Between projects. I haven’t felt quite like jumping into the next album’s recordings, just doing some experimentation for the moment. Reading some depressing books while my spouse is on a weekend trip probably was a poor choice. But the books are done and she’s returning tomorrow.
I may have chosen cables for the AA.1 poorly; they’re awfully short. But since I’m not actually using the physical controls on Particle I can probably turn it on its back, so they may still reach. The AA.1 should also arrive tomorrow.
I’ve ordered a Happy Nerding FM Aid from Schneidersladen — sort of the unofficial home store of Eurorack, and the only store in the world that claimed to have them in stock. But I haven’t heard from them yet about shipping, so I hope that was actually true… anyway, their prices without VAT are often low enough that, even with international shipping, they beat some American prices anyway. I had FM Aid a couple of years ago and it was cool, but let go of it when I acquired my first Hertz Donut mk2, thinking I wouldn’t need it anymore. With increased understanding of FM, PM and waveshaping and no “real” wavefolder to work with, I want one again. Some of my experiments in Bitwig Grid with sine shaping have told me that the HD mk2, with this sine shaping method of PM, can sound remarkably like old-school Yamaha OPL FM… which is one reason I like the Akemie’s Castle.
The other reason I like the Castle is its “super doomful” chords. As it turns out, the Sync3 firmware for the Starling Via platform can do moderately doomful chords, and those can be enhanced into super doomfulness by applying phase modulation from another source or giving it more complex input to work with. Sync3 is sort of a digital hyper-PLL, latching perfectly onto a signal and generating other signals at selectable frequency ratios. And that makes it an excellent potential partner for the FM Aid.
So I see a path where I might let go of the big ol’ Castle and its thirst for -12V current, without losing much capability at all. That remains to be seen after I work with it throughout Album Thirteen though. I could potentially drop a 4ms Ensemble Oscillator in there instead — a recently announced hybrid additive/waveshaping oscillator — or something weirder like the Beast-Tek P239 Hyper Fist, or just let the space sit empty and see if anything really pulls at me later.
I’m also wondering, idly at the moment, about how the Xaoc Timiszoara will turn out. From here on out, I will simply call it Tim. It’s based on the Spin FV-1 effects chip, which is commonly used in guitar pedals and has a massive open-source library of DSP code. Unlike other Eurorack implementations of the Spin though, you can load stuff onto it via an SD card and it has a lovely interface with a small LCD screen. I’m considering it as a possible replacement for the Supercell in my post-E520-arrival rack. I’ll see what people think of it once it’s released.
I’ve been listening to some of my moderately older albums — still Starthief stuff, but from 2018 and early ’19 — and surprising myself. A lot of it really does not meet the criteria of what I think of as Starthief music, in terms of structure and flow and the sound palette, and isn’t something I would create or release today. I think getting away from MIDI sequencing on the song level, and having form flow from improvisation, is the biggest part of that.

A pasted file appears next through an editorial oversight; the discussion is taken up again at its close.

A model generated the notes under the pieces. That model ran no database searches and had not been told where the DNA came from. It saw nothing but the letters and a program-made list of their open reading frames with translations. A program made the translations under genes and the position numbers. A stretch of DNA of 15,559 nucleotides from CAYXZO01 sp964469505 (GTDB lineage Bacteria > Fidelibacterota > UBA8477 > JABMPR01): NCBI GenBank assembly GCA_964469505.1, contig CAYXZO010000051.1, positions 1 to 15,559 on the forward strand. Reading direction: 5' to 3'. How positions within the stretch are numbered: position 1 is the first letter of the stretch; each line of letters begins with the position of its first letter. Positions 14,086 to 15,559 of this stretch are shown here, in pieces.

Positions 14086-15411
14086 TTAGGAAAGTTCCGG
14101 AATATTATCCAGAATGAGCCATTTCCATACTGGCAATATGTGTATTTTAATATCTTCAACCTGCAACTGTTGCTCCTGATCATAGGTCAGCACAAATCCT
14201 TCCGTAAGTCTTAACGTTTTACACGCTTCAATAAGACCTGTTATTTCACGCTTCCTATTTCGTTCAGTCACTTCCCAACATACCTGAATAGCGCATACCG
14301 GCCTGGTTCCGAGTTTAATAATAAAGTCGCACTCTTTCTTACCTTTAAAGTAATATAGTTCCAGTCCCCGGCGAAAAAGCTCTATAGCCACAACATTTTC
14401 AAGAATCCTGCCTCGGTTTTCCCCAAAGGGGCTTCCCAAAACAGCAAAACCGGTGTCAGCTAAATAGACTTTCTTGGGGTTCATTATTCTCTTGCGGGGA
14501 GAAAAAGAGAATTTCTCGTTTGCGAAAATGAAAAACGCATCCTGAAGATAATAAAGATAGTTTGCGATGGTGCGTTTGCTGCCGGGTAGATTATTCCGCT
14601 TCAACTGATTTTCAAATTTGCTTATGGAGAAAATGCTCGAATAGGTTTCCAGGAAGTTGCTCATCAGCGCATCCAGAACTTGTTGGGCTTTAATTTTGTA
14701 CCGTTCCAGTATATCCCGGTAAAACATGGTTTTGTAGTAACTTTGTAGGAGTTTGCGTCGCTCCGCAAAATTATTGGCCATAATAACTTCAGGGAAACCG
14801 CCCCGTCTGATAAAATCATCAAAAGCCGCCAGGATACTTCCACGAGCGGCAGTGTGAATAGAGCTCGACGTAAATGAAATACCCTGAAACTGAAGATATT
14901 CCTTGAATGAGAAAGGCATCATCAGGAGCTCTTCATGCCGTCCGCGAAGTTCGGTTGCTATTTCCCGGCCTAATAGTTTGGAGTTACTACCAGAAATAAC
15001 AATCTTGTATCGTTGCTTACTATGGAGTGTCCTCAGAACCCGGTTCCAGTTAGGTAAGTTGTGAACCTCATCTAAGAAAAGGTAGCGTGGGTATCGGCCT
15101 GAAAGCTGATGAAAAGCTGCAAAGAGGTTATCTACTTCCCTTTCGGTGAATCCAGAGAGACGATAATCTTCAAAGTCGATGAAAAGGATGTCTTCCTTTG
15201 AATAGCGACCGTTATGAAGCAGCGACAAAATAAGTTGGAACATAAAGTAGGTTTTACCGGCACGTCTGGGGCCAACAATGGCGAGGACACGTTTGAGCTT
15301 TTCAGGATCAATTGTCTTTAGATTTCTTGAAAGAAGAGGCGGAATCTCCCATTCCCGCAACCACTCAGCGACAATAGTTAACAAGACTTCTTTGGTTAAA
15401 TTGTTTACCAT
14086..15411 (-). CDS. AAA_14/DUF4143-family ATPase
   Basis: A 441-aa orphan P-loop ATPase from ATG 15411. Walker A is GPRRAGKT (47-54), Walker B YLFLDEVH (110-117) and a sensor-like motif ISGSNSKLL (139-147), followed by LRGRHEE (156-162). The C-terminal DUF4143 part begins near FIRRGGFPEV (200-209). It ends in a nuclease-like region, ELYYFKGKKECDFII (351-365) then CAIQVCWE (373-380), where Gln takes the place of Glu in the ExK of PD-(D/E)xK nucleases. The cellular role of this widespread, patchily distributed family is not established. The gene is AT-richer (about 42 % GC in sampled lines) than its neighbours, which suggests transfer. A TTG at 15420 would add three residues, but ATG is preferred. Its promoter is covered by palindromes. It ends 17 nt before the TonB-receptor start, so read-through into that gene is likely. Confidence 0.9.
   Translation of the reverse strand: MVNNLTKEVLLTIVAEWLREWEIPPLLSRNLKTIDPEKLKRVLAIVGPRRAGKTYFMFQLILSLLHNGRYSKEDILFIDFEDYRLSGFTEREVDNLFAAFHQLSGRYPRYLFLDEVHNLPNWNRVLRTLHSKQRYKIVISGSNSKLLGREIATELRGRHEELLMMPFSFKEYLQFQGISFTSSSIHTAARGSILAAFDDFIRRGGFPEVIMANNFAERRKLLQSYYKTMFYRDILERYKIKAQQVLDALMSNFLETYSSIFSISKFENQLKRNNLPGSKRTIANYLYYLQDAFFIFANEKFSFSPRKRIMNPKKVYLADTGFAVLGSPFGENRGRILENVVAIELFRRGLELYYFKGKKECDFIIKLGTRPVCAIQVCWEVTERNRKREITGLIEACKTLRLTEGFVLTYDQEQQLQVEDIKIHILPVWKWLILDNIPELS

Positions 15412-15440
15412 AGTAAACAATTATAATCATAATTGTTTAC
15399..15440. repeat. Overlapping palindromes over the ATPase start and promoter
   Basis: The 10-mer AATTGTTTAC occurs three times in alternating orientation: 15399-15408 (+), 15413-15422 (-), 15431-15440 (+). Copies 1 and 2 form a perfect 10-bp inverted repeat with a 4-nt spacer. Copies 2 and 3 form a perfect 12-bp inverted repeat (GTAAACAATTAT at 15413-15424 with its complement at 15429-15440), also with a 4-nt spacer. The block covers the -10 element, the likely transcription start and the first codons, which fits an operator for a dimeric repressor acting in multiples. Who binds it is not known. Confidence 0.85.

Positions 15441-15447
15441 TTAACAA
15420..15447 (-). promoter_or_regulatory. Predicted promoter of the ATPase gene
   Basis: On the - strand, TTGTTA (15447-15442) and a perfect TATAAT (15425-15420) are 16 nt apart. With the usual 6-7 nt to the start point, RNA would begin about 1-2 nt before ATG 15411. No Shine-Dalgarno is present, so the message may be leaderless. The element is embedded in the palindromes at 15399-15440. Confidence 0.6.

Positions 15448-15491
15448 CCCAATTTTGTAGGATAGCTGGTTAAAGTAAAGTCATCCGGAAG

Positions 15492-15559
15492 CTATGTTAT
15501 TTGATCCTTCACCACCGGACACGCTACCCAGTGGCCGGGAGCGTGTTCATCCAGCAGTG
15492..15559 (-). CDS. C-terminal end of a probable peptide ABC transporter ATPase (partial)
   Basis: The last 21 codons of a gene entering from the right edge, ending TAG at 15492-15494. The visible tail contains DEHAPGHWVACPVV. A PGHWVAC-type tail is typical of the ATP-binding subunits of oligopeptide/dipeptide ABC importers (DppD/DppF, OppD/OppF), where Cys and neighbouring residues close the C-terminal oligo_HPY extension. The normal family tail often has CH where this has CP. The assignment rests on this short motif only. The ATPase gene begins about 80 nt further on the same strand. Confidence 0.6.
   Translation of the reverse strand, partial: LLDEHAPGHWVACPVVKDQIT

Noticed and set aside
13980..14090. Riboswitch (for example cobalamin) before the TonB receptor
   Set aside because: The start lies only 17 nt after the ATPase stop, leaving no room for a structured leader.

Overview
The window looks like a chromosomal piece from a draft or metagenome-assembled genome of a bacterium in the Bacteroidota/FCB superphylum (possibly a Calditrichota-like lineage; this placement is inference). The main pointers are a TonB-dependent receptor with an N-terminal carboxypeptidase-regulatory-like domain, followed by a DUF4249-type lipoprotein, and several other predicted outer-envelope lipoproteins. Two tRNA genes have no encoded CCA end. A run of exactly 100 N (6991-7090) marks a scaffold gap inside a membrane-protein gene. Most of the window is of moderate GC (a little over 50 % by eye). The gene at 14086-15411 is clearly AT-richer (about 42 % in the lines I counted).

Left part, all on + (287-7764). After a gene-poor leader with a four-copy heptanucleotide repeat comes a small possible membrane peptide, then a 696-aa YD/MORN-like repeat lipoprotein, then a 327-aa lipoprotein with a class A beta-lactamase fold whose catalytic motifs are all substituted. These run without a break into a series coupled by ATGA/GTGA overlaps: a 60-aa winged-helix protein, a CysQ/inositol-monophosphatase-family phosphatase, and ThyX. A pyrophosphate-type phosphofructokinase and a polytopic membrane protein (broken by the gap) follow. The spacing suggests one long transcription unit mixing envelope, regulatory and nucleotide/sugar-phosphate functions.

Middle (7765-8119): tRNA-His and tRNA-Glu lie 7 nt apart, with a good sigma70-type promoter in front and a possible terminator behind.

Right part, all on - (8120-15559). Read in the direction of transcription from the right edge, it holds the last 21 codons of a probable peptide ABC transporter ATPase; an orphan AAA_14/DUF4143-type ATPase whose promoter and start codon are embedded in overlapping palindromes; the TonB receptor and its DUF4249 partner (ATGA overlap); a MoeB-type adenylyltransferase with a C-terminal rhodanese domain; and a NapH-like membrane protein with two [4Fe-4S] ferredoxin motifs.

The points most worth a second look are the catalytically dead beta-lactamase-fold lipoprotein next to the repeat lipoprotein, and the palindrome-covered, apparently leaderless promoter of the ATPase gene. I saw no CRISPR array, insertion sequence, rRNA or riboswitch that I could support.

I’m still kind of hunting a roleplaying game to get into. I briefly tried Secret World: Legends this evening, and while it’s kind of intriguing in terms of story (at least for the chaos faction and perhaps the Illuminati, but not the stodgy Templars) I found the combat to be pretty bleh and disjointed. Sort of like a sloppier and more vague Neverwinter (which I also thought briefly about getting back into).
I saw an announcement today about Torchlight 3. More action game than RPG really, but I had several hours of fun with Fate, Torchlight and Torchlight 2 before getting bored with each of them in turn, and then coming back to them a few months later. I suspect about the same from TL 3, and that’s okay.
I really would like a decent, properly funded, with enough development time and clear design goals, and fully polished and balanced, remake of Hellgate: London. I want to shoot zombies and demons with explosive darts, weird tentacle guns, psycho-cybernetic insect swarms, plasma grenade launchers, a personal squad of drones, and spooky dark spells. An enchanted katana or two would also be nice. And I want more than three different looking streets in all of London. And I don’t want quests that have me gather 7 “things” (literally labeled “thing”), or play capture-the-flag against demons for no explicable reason, or slooooowly burn out all the pus-filled gunk from a section of town with a weak-ass flamethrower, or remotely send orders to a hapless squad of weak, disobedient and poorly armed soldiers. And I don’t want monsters that it takes approximately 17 minutes worth of full-auto fire to the eyeballs to bring down but doesn’t provide any actual challenge aside from the boredom factor. And I don’t want the whole game to be bought by a third party who cares even less, rips out half the game, converts it to multiplayer and shuts it down a year later.